Modal Impact Hammer FAQs

Impact Testing Considerations

The hammer, size, length, material, and velocity at impact determine the amplitude and frequency content (wave shape) of the force impulse. The impact cap material generally determines the energy content. The force spectrums of an impact on stiff steel mass for hammers with their available tips are shown below. Selecting the correct impact tip to excite the right frequency range is critical to optimizing the measured response..

It is a matter of getting adequate energy into the frequency range of interest. Larger more massive items will have lower resonant frequencies and the mass also adds more damping to the structure requiring more force to excite the structure enough to observe its responses. With a heavier hammer we are not able to excite high frequencies very well. The hammer will be in contact with the structure longer limiting the high frequency energy it imparts. We can modify this a little bit by the choice of hammer tip. A harder hammer tip will excite to a higher frequency and a softer tip will excite to a lower frequency.

To get the force, a heavier hammer is the easiest way (F=ma). For example, the 086D20 is a 2.4 lb effective mass and the 086D50 a 12 lb effective mass.

The instrumented Modal Punch (Model 088A) can be used to perform structural testing on automotive axles, gearbox shafts, machine tools and other points inaccessible by standard impact hammers. The Modal Punch has the ability to be used with your own non-instrumented hammer.

Yes, the super soft plastic gray tip made of polyurethane (Model 084A30) is discontinued by PCB and no longer supplied with the 086D50 hammer. However, the super soft plastic gray tip (Model 084A30) is still available within our rental stock upon request.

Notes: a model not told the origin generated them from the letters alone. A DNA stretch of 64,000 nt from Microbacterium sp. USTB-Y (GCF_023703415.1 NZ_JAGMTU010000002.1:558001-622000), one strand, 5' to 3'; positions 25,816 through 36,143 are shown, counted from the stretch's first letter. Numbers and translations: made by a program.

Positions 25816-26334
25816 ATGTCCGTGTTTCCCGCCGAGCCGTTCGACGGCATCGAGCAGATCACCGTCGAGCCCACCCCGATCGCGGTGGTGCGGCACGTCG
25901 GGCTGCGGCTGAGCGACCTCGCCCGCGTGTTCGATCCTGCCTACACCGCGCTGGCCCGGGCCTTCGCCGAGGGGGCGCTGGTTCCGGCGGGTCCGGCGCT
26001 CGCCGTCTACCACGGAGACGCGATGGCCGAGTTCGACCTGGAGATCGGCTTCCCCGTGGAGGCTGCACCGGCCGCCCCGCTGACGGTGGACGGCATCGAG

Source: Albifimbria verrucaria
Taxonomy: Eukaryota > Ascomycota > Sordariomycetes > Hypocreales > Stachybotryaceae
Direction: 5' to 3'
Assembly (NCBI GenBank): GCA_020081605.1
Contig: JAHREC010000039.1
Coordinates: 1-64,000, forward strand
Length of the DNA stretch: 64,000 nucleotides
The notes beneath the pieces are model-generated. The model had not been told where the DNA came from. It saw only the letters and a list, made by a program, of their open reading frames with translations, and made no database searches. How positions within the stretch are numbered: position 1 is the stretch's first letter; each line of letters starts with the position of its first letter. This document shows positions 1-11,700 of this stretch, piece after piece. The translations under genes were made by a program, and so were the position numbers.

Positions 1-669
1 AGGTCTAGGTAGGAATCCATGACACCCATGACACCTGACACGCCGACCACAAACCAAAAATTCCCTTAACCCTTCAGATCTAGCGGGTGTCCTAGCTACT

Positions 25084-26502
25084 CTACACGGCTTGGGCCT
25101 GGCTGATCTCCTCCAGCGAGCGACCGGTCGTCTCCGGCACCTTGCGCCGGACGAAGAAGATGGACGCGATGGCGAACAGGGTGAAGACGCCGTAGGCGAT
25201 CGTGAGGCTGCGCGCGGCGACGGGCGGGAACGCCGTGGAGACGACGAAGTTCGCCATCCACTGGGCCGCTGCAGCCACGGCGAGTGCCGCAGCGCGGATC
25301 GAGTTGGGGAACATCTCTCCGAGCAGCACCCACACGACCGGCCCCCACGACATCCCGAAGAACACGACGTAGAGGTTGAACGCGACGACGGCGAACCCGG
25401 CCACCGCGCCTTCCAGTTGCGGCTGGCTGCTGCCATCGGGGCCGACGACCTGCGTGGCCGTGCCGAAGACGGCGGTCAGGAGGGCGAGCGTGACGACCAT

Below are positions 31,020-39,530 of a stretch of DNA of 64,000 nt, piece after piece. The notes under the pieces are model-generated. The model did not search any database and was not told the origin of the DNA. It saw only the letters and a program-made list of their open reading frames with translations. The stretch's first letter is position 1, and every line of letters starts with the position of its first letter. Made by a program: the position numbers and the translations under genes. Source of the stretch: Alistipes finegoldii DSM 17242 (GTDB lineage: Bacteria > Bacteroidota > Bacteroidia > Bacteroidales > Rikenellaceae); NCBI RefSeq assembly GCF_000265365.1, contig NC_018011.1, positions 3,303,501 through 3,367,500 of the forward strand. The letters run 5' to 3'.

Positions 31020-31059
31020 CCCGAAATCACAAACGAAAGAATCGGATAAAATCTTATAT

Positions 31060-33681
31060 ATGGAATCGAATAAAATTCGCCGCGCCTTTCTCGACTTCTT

The Frankenhammer (Model 087B50) is a mix between the Model 086D20 hammer handle size combined with the mass of a Model 086D50 hammer impacting mass; hence the Frankenstein construction of a Modal Hammer. The Model 087B50 electrical connection is a 10-32. The Frankenhammer has the 12.1 lb effective hammer mass on a shorter handle used for getting into hard to reach area that require a higher impacting force.

Modal Space Article: Is it really necessary to reject a double impact? Are they really a problem?
Modal Space Article: Double impacts are undesirable. What about multiple impacts?

Double impacts are when the hammer strikes the test object twice upon being impacted and occur due to a sloppy hammer swing or many times due to the responsive nature of many structures and they should be avoided wherever possible.

Modal Space Article: Is there any difference between a modal test with a shaker excitation or impact excitation?

Shakers and stingers are the two main methods of excitation used and both have their pros and cons in a number of situations. In some cases one method is clearly superior to the other, but overall they should be viewed as two tools of the modal tool box to be used together.

Hammers are quick deployment with minimal set up time, cost effective and have the benefit of not physically being attached to the structure like a shaker (influencing the boundary conditions). We have a number of different hammers to choose from and with each hammer different tips or extended hammer masses to further hone in the frequency range excited with the hammer. Being highly portable it allows us to impact at multiple locations on the structure, even hard to reach, as well to build a complete set of data all while using a typical ICP input channel. It is also much easier to input higher levels of force into large structures (foundations, machine tools) with the use of the modal sledge hammers vs a shaker. When using a shaker to test more massive, and heavily damped structures either many shakers or a very large, high force shaker would be needed.